I took the opportunity provided by sitting in the front row in a rather small room to ask the first question following Dr. Rifkin’s talk. (As an aside, I am sure that others in the room noticed my fidgeting while waiting through at least three separate “finally I want to talk about. . .” from Dr. Rifkin. He managed to stretch his talk long enough to only allow for about 4-5 questions.)

That sounds about right. For those of you who would prefer not to read Birth Of A Notion, Rifkin Redux, or “Machine Gun For An Idiot Child” yet again, I’ve stripped out the snarky commentary and am re-posting some unadulterated Rifkin excerpts. This first batch comes from “Entropy: Into The Greenhouse World“. Think of it as a massive reference material dump for our newer readers…

Each day we awake to a world that appears more confused and disordered than the one we left the night before. Nothing seems to work anymore?Our leaders are forever lamenting and apologizing?The powers that be continue to address the problems at hand with solutions that create even greater problems than the ones they were meant to solve… P 3
The Entropy Law has a special power. It is so utterly overwhelming that, once fully internalized, it transforms everyone it comes in contact with; it is this almost mystical attraction that makes the Entropy Law so frightening to take hold of. Yet…. few people can resist the temptation to do just that. The allure lies in its all-encompassing nature.The Entropy law is the assassin of the truths of the Modern Age…. Now those truths have metamorphosed into monstrous lies which threaten our continued existence. Pp 6-7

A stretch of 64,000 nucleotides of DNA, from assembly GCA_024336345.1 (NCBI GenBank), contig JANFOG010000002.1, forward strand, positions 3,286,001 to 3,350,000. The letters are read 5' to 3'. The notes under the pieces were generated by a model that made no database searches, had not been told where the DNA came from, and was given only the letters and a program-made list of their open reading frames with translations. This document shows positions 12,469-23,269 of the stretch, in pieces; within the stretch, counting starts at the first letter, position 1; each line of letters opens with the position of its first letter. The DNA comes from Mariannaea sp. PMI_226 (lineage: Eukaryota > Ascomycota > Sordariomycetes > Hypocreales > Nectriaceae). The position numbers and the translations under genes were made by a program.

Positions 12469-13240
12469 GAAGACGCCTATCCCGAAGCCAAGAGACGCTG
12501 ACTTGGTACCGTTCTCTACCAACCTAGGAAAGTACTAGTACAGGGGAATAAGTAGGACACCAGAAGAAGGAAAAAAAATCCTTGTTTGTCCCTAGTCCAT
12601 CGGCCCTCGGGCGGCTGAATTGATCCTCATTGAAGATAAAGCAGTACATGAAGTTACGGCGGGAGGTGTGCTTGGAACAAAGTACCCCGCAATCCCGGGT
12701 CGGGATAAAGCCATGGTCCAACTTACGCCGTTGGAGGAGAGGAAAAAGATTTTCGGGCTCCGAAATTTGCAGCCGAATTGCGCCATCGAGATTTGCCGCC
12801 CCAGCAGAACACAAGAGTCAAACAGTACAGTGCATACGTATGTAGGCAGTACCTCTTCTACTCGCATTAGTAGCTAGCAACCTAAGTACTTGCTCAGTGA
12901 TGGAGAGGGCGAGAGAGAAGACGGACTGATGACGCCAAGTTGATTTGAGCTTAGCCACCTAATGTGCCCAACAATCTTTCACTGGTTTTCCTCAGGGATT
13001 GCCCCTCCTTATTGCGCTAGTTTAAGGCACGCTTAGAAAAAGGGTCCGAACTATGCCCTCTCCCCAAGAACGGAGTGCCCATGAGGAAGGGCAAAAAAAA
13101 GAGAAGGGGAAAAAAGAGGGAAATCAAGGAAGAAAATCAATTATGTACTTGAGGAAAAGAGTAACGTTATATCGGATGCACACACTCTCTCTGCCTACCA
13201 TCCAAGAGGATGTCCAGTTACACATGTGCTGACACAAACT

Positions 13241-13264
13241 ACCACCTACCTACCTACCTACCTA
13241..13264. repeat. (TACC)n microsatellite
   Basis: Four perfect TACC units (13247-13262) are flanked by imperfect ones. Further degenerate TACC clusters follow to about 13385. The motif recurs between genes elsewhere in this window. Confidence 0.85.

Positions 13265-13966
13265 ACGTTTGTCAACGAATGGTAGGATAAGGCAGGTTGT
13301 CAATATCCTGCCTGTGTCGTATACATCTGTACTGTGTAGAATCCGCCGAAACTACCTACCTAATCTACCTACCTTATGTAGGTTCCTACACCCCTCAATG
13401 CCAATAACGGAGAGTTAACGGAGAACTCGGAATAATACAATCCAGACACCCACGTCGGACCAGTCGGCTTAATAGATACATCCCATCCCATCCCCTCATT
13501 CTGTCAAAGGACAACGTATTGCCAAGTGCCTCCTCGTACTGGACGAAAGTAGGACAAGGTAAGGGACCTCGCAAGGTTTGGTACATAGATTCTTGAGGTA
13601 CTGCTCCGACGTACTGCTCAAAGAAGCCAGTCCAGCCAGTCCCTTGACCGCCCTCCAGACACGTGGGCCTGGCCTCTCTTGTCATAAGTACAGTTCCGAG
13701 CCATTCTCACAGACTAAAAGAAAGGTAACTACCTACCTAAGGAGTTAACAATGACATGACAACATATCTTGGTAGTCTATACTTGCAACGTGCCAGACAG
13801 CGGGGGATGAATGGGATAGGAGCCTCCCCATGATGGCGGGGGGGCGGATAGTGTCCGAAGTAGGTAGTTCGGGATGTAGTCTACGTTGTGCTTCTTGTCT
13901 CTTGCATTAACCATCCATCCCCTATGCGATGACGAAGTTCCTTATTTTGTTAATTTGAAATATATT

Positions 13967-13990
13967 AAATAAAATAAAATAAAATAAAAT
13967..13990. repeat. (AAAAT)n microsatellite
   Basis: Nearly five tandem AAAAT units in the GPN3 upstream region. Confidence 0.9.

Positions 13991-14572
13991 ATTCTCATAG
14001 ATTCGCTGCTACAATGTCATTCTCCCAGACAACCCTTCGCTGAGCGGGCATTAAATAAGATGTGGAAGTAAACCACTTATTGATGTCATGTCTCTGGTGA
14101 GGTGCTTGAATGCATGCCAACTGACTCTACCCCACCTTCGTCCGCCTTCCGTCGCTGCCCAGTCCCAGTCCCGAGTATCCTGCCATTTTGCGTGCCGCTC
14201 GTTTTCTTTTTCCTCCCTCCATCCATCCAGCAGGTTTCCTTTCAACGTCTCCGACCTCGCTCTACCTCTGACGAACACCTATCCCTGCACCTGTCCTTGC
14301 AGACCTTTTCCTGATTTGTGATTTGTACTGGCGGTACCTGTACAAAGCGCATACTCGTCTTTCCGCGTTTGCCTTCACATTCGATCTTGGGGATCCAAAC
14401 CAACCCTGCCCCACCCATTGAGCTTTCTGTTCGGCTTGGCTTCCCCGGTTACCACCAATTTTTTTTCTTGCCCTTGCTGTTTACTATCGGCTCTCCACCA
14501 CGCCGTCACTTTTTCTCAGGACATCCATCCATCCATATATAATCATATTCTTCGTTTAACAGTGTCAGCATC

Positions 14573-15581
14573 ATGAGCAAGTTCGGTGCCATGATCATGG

It should be emphasized that the Entropy Law deals only with the physical world where everything is finite and where all living things must run their course and eventually cease to be. It is a law governing the horizontal world of time and space. It is mute, however, when it comes to the vertical world of spiritual transcendence.